Chronic kidney disease (CKD) is becoming more common around the world. Chronic kidney disease (CKD) is linked to a wide range of other health problems, such as diabetes, hypertension, stroke, and pulmonary illness. Patients with CKD tend to lead sedentary lives for a variety of reasons. Dialysis patients, on the other hand, are much less active than the general population. All of these factors raise the likelihood of future morbidity and mortality, while also lowering the overall quality of life for people who are ill (HRQoL). Regular physical activity (PE) has been shown to increase overall well-being and HRQoL. Here, we discuss several PEs and their effects on CKD patients’ physical fitness, function, and HRQoL, as well as the significance of haematocrit normalisation and the influence on their serum phosphorus levels. We have discussed the advantages of PE for this particular population of individuals as well as the side effects of intradialytic PE. There have also been discussions on factors that contribute to impaired physical function in CKD patients and the impact of PEs on different bodily systems.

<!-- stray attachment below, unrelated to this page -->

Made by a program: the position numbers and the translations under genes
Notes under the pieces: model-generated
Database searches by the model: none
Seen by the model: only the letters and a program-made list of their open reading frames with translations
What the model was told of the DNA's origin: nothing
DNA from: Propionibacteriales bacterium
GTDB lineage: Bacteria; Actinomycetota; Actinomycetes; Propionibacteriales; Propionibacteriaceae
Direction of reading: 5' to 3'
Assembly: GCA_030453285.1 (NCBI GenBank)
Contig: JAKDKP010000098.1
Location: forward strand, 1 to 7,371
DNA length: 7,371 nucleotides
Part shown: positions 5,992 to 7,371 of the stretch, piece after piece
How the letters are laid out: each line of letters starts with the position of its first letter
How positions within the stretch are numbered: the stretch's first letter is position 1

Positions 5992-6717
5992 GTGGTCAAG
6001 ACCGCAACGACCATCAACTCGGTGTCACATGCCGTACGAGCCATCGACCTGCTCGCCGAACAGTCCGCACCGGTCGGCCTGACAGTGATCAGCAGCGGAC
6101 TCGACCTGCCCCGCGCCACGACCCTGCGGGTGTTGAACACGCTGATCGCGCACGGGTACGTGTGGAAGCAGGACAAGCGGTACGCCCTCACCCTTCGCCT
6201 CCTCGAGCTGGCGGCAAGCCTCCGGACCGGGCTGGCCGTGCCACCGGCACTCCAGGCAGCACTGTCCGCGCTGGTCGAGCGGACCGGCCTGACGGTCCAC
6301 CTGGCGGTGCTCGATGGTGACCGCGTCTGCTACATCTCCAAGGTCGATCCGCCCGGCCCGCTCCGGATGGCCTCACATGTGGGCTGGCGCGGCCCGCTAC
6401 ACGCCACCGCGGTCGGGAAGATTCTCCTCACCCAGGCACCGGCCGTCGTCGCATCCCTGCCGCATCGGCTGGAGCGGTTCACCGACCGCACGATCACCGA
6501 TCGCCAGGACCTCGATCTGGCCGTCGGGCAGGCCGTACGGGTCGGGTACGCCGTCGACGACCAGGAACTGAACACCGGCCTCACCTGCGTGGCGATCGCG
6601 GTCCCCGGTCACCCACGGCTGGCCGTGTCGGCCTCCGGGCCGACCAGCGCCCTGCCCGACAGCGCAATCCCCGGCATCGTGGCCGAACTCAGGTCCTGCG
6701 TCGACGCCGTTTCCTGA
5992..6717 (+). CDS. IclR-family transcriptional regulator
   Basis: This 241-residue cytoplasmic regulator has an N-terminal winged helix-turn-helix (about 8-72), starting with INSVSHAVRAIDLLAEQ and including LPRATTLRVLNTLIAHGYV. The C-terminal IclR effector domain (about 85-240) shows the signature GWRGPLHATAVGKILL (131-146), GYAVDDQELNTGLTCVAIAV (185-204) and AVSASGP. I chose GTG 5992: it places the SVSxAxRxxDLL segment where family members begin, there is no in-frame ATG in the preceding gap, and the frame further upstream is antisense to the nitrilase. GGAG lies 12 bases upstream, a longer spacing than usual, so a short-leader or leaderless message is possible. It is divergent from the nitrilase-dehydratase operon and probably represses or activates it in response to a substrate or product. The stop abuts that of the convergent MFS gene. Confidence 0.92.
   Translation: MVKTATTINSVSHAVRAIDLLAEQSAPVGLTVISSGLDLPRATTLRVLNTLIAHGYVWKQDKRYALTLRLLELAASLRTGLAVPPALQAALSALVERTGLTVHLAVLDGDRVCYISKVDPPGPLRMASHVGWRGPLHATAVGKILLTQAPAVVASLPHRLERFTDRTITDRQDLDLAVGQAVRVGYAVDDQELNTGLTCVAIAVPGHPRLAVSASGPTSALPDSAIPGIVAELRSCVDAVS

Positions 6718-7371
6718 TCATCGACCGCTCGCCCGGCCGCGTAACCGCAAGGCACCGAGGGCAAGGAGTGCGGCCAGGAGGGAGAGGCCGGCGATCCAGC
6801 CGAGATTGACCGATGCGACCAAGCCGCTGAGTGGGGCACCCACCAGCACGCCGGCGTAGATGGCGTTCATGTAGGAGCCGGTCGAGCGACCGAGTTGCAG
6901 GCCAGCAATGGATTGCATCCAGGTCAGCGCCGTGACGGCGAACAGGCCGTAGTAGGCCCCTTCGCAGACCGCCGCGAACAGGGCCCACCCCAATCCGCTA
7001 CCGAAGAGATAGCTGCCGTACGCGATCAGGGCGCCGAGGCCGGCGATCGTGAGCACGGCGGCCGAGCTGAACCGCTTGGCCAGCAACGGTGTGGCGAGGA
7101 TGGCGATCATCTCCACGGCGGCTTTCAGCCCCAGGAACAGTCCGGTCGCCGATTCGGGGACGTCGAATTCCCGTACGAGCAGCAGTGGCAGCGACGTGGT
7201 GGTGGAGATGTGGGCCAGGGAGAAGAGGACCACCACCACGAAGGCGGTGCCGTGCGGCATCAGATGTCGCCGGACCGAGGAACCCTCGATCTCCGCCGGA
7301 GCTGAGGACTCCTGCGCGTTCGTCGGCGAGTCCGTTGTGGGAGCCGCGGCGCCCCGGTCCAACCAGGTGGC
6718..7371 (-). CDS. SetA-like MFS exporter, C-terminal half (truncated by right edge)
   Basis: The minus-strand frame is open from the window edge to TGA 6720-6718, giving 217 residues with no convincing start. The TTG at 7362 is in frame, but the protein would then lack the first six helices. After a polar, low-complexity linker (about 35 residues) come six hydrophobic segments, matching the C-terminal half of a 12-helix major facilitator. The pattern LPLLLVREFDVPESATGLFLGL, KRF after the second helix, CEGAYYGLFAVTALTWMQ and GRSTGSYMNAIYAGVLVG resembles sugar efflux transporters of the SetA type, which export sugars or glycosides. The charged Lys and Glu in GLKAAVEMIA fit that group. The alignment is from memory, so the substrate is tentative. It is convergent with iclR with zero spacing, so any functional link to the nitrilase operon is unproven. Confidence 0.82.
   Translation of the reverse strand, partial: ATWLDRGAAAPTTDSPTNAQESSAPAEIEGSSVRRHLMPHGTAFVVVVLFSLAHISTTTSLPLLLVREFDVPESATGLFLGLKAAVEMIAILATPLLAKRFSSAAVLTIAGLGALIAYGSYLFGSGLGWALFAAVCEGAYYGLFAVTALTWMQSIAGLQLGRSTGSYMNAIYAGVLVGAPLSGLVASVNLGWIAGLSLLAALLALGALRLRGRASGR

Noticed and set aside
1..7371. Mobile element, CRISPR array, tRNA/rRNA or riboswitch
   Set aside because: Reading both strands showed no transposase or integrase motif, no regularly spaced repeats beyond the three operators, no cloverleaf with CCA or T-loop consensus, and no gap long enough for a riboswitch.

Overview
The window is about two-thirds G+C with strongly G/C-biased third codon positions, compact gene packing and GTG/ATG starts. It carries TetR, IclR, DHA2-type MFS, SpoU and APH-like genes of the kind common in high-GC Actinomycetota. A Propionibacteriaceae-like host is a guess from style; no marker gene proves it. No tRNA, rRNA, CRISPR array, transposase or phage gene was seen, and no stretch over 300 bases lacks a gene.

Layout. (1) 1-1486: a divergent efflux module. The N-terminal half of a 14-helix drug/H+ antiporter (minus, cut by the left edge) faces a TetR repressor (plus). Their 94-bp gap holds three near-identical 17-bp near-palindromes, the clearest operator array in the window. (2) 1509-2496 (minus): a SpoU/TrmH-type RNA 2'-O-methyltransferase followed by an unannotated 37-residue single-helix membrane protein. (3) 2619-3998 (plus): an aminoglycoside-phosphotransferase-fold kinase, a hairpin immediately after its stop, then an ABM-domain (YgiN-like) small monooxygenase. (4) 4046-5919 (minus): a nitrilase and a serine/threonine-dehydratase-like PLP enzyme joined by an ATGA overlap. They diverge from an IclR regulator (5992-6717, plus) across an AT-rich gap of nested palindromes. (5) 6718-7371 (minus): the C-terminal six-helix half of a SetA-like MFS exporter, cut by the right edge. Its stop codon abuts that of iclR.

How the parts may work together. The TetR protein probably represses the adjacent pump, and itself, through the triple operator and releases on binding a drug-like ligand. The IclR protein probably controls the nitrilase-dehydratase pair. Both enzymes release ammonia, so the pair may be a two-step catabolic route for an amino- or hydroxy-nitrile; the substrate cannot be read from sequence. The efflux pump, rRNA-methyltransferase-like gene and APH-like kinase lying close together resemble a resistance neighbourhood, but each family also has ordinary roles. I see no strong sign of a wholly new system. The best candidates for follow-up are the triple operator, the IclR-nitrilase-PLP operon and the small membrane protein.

Part of the book: Multidisciplinary Experiences in Renal Replacement Therapy